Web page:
Every December, puffer fish get even, well, puffier, as they pack on fat to survive the chilly winter. And that's when we snatch them up and eat them.
In Japan, blowfish, puffer fish and globefish are all called fugu, and their meat is a delicacy available only during the winter months. The delicacy comes with a price, though, in more ways than one: Fugu is rare, and therefore expensive, and oh yeah, it could kill you.
Blowfish is generally considered the second-most poisonous vertebrate in the world (after the golden poison frog), and as such, chefs must be certified to slice and dice it. The poison is mostly found in the fish's organs -- especially the liver, eyes and ovaries -- and chefs must be careful to slice around these and not contaminate the knife with poisonous tetrodotoxin.
Chef Manabu Horiuchi (affectionately known as Hori) of Kata Robata is one of only about a dozen chefs in the U.S. certified to filet blowfish. Unfortunately, U.S. law does not allow whole blowfish to be delivered to restaurants, so Hori gets his fish already cleaned from purveyors on the east coast, even though he knows how to clean them himself.
Kata Robata just received some blowfish, and chef Hori will be preparing it for brave diners this week, while supplies last. Here's a sneak peek of what he'll be offering.
Next, Hori prepared the fugu meat by slicing it very thinly and dressing it in a ponzu sauce with momiji oroshi, a mixture of daikon radish with red chili peppers. It was difficult to discern the flavor of the fugu because it's so delicate, but the texture is somewhere between a white fish and tuna. It's dense and hearty like tuna, but less oily and more dependent upon the flavors of the food with which it's served.
The fourth course gave me the best indication of fugu's flavor profile. Fugu sashimi is often consumed in Japan, and it's responsible for the largest number of cases of poisoning. The sashimi helped me realize that fugu alone really isn't that flavorful. It tastes like an incredibly mild white fish. It's the momiji oroshi consumed with it, for instance, that makes it taste brighter. The fugu by itself is rather bland, which makes me wonder why it's such a delicacy in Japan.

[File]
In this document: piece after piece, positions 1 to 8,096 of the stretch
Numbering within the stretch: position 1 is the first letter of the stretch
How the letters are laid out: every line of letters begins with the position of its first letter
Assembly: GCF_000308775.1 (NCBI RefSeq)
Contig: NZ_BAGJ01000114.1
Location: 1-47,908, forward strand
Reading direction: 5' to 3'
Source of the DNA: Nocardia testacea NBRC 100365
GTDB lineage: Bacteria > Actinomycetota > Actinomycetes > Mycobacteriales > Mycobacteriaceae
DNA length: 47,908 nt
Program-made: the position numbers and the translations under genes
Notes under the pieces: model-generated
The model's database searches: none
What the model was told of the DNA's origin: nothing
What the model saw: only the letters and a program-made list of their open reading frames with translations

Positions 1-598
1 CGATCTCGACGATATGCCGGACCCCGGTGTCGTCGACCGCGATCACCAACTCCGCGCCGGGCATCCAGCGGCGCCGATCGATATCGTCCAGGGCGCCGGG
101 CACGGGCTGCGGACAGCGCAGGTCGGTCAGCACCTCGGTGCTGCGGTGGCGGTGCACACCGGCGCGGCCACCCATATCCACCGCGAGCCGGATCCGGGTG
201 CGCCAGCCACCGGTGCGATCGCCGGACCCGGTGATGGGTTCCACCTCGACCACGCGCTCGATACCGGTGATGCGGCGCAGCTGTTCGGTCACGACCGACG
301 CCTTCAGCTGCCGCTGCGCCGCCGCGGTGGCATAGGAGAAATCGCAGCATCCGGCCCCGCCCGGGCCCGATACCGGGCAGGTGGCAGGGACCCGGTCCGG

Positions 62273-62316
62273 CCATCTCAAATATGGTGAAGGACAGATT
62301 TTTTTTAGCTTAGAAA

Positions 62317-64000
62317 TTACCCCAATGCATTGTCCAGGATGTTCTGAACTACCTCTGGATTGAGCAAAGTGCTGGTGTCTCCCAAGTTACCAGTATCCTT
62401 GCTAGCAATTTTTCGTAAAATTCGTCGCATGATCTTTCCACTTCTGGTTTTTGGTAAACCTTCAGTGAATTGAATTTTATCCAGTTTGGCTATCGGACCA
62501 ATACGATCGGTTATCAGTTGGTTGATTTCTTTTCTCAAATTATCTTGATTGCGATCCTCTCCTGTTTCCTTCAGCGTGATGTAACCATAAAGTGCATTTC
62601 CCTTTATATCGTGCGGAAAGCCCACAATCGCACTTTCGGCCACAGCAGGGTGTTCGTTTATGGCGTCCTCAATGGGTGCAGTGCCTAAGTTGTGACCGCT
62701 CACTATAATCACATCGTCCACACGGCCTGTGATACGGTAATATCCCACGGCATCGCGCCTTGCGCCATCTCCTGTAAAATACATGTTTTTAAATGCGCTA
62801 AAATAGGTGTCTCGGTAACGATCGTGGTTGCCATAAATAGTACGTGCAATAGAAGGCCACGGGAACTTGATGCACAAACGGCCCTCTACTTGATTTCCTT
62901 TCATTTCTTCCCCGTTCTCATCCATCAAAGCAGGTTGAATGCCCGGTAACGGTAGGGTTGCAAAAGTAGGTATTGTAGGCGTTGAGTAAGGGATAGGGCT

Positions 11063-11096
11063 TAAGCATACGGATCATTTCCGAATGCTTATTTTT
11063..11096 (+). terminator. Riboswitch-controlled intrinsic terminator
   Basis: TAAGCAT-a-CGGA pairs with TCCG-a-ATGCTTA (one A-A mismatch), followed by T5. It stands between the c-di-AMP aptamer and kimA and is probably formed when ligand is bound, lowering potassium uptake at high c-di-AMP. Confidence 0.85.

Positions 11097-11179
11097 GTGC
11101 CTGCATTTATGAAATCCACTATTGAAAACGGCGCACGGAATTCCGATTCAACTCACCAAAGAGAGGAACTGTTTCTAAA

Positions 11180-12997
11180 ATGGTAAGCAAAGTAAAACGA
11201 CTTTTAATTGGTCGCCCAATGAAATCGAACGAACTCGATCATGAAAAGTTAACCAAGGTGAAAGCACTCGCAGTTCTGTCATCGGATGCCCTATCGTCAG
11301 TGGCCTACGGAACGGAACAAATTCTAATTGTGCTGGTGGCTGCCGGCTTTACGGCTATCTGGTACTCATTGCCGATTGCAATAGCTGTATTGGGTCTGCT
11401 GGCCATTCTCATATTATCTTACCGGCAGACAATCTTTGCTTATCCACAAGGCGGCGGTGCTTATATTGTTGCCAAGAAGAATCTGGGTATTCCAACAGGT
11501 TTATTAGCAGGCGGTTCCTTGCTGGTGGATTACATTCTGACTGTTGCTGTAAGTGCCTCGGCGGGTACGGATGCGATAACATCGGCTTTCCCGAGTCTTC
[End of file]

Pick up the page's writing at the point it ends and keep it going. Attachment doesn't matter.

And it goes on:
Next, Hori served my favorite dish of the evening, which he says is not at all traditional. He seasoned chunks of fugu lightly with salt and pepper, pan-seared them, then spread them on a plate with a bit of uni, or sea urchin. Cooking fugu, in my opinion, brings out its flavor -- and paired with the buttery uni it's a wonderful taste of some of the most exotic foods the ocean has to offer.
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Finally, Hori brought out a soup he says he remembers from his childhood: A sizzling stone bowl filled with fugu broth, rice, egg and fugu meat. It's a simple dish, almost gruel-like, but divine in its modesty. It's my idea of Japanese comfort food -- if one were a very wealthy person seeking comfort, that is.
Consider this week a special occasion, friends, because the fugu is around for a limited time only. Generally, Kata Robata sells out of the poisonous fish a short time after it goes on the menu. Call ahead to make sure they still have it, then call your friends and tell them you love them.
Don't worry, Hori is a master at filleting the deadly fish. There's absolutely no danger in consuming it. But what's the harm in making your friends squirm a little?